Criminal Law Class Notes 10/28/03


At common law, if you act in justifiable self-defense, you’re not guilty of any crime.  Even if you prove all the elements of the crime of murder, if you have a justification, then you’re not guilty.  Even if you have the intent to kill that usually constitutes malice, you may not be guilty of the offense.


What if you shoot someone in self-defense, but the gun wasn’t loaded and neither the defendant nor the victim knew that?  Will the defendant still get acquitted of murder?  Yes.  We would say that the defendant had a reasonable belief that the victim was a deadly threat.  Under the reasonable belief requirement, even though the person couldn’t have killed the defendant, the defendant still is acquitted even though what he did was objectively wrong.


What if it turns out that the gun was a toy gun and it was obvious to pretty much any normal person that the gun wasn’t real?  Then the defendant loses the self-defense claim because the belief wasn’t objectively reasonable.


Model Penal Code § 3.04


When one provision of a statute refers to another provision, you must consult both provisions.


This statute uses the word “immediately necessary” rather than “imminent”.  The provision is general.  The deadly force provision is § 3.04(2)(b).  Even if you meet § 3.04(1), there are additional conditions in order for a valid justification to be constructed.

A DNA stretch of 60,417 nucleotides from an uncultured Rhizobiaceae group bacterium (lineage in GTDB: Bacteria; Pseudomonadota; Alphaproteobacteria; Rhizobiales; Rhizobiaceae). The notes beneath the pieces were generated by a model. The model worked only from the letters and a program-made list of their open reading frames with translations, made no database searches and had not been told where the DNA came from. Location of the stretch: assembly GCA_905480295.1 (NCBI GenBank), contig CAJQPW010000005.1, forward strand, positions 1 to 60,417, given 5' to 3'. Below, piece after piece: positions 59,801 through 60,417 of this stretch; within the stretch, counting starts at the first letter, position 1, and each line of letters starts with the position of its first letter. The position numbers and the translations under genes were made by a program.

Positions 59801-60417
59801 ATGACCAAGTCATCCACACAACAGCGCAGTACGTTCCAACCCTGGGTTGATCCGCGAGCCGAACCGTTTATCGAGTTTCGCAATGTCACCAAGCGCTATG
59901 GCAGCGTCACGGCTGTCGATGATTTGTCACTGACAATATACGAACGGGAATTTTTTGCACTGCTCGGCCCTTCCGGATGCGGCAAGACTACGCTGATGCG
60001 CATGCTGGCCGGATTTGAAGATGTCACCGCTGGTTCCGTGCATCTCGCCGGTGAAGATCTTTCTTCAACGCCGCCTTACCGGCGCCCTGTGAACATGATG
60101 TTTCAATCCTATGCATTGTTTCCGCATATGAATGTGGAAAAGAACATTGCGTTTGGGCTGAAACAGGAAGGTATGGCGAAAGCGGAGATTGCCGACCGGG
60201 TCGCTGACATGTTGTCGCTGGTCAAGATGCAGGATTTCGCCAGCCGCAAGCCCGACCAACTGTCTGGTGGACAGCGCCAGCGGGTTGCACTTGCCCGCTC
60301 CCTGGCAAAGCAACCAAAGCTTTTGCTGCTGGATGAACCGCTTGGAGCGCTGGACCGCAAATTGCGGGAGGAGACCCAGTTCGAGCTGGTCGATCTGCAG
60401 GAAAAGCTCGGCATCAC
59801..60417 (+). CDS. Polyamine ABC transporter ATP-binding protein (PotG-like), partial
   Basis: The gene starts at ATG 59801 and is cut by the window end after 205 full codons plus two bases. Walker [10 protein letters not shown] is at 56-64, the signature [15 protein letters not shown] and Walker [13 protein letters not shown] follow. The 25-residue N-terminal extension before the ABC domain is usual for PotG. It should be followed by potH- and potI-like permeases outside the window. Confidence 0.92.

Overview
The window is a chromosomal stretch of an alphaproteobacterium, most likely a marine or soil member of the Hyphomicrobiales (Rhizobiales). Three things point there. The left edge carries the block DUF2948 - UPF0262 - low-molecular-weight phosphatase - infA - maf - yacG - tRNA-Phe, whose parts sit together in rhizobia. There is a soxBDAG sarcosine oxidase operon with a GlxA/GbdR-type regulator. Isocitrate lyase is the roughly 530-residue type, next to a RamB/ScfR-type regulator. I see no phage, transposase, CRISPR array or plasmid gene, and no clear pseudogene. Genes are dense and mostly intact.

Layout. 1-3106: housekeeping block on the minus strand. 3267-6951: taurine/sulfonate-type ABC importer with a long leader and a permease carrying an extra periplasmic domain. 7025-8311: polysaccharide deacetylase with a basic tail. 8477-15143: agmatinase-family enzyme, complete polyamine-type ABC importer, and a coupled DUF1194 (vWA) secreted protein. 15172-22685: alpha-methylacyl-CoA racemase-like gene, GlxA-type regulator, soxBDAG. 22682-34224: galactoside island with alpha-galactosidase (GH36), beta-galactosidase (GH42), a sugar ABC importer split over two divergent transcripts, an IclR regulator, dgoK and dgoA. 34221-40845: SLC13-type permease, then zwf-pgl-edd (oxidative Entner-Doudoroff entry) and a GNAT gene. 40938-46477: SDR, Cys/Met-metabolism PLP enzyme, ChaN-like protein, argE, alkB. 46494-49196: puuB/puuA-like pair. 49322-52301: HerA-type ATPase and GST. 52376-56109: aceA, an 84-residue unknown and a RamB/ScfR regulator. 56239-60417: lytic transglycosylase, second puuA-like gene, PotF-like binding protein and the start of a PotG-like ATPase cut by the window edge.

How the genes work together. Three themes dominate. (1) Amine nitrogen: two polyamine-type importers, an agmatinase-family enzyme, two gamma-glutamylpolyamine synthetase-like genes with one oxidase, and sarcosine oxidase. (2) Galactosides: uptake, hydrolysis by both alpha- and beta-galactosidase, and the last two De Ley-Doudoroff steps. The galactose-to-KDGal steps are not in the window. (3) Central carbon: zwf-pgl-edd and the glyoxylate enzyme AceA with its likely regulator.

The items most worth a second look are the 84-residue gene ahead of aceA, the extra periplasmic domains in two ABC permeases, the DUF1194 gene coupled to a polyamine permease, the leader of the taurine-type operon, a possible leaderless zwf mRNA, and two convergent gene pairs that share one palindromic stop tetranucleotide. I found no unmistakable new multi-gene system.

You can use deadly force to defend against potential crimes other than murder.


In the first hypothetical, we have the same result at common law and under the Model Penal Code.  In the second example, the result is the same.  On the other hand, in the “toy gun” example, the Model Penal Code would find the defendant subject to the lesser charge of negligent homicide.


If an actor’s belief is sincere but reckless or negligent, the actor isn’t justified as far as reckless or negligent offenses.  If the defendant was negligent in believing that a toy gun was actually real, then under the Model Penal Code the defendant wouldn’t be guilty of murder.  The defendant would be guilty of negligent homicide if the defendant was negligent, and the defendant would be guilty of manslaughter if the defendant was reckless.


What the Model Penal Code does that is dramatically different from common law is that it doesn’t like the “all-or-nothing” proposition.  In the three situations above, the defendant is not guilty in the first case, not guilty in the second case, but fully guilty in the third case.  On the other hand, the Model Penal Code allows conviction for a lesser crime in the third case.


People v. Goetz


The four victims got on a subway to Manhattan.  Goetz arrives on the subway later, carrying an unlicensed gun with five bullets.  The victims asked him for five dollars.  He immediately stood up and started shooting the victims one by one.  He shot again at one of the victims.


What is the issue on appeal?  Goetz wanted the charges dismissed because he said that the Grand Jury instructions were erroneous.  The trial court and intermediate appellate court bought his argument.  What was the alleged improper instruction?  He felt that the prosecution gave an objective standard whereas the standard should have been subjective based on the statute.  The intermediate appellate court argued that the emphasis in the phrase “he reasonably believes” is on “he”.  That becomes a subjective standard because we’re not interested in what a reasonable person would do, but rather whether the defendant thought he was doing a reasonable thing.